Pre-School Matters for MomsPosted May 23rd, 2013 by Valerie Young
Child care used to be a family matter, taken up household by household, depending on a variety of circumstances. But times have changed and child care now moves appropriately to the public policy realm. The experts at the Center for American Progress look at three available child care options – a stay at home parent, privately paid for, or subsidized with public funds, in The Importance of Pre-School and Child Care for Working Mothers. Below is an excerpt from their brief, focusing on the consequences of having one parent provide the needed child care.
Fifty years ago, suggesting that one parent stay at home and forgo paid employment to provide child care would have made plenty of sense both culturally and economically. This was largely because families could live comfortably on one breadwinner’s income and also because women had traditionally been relegated to the domestic sphere. But in the past 40 years, due to both social advances and economic changes, American families have undergone a dramatic change. Leaving the workforce to provide care today, even temporarily, carries real risks.
The majority of parents now work, regardless of the age of their children. Parents are workers and workers are parents, both out of necessity and preference: 70.5 percent of mothers are in the labor force, including 64.8 percent of mothers with a child under the age of 6. That’s in large part because many families in today’s economy rely on two incomes in order to pay the bills. In fact, the only married-couple families that have seen real income growth over the past 30 years are families where both parents work.
Given that the cost of child care may be nearly as large as one parent’s entire salary, a worker’s choice to leave the workforce or work part time so that his or her family doesn’t need to cover those costs may appear to be an economically rational decision. And while there are mothers who choose to stay home for other reasons, short-term economic pressures are often part of the equation. But this choice is not without consequences.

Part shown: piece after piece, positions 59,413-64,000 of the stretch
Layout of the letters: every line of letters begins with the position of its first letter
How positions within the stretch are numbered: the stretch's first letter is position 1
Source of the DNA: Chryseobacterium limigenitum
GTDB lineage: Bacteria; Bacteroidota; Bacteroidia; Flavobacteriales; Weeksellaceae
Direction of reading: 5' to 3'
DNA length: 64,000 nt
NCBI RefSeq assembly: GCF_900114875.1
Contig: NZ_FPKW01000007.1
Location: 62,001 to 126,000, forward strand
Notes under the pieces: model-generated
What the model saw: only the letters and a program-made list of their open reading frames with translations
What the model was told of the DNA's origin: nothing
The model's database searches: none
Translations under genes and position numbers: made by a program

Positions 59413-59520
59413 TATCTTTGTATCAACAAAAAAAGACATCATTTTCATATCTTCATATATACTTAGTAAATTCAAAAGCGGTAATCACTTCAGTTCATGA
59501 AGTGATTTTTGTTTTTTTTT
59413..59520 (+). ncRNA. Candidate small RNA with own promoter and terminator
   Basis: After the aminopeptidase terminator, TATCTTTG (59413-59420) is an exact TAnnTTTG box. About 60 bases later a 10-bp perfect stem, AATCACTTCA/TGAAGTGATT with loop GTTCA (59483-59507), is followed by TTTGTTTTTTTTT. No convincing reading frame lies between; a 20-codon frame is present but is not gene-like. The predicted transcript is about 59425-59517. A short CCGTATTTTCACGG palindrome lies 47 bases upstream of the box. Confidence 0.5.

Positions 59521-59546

Women are more likely than men to cut back their work hours or leave work entirely to care for their children. Unfortunately, this puts them at an economic disadvantage in the long run. Leaving the workforce, even for less than a year, can have long-term negative consequences for women’s careers and lifetime earnings.
The fact that women are more likely to take time out of the workforce to provide unpaid care for their children is part of the reason why there is a persistent gender wage gap in this country—10.5 percent of the differences in men’s and women’s earnings can be attributed to labor-force experience. When women work less, they pay less into Social Security over a shorter period of time, which is one of the reasons why retired women are more likely to live in poverty than retired men.
Access to child care is essential to a woman’s ability to participate in the workforce, and a lack of access to child care affects the work-family balance of both women and men. Women need to have the ability to make the choices that are best for them and their families in both the short and long term, and greater national investments in child care and preschool programs could help remove some of the constraints that may push mothers toward decisions that have negative economic consequences for them and their families down the road. It would make quality care more affordable for American families and support mothers’ employment.
I encourage you to take a look at the whole brief, comparing private and public funding for early education, right here.
‘Til next time -
Your (Wo)Man in Washington
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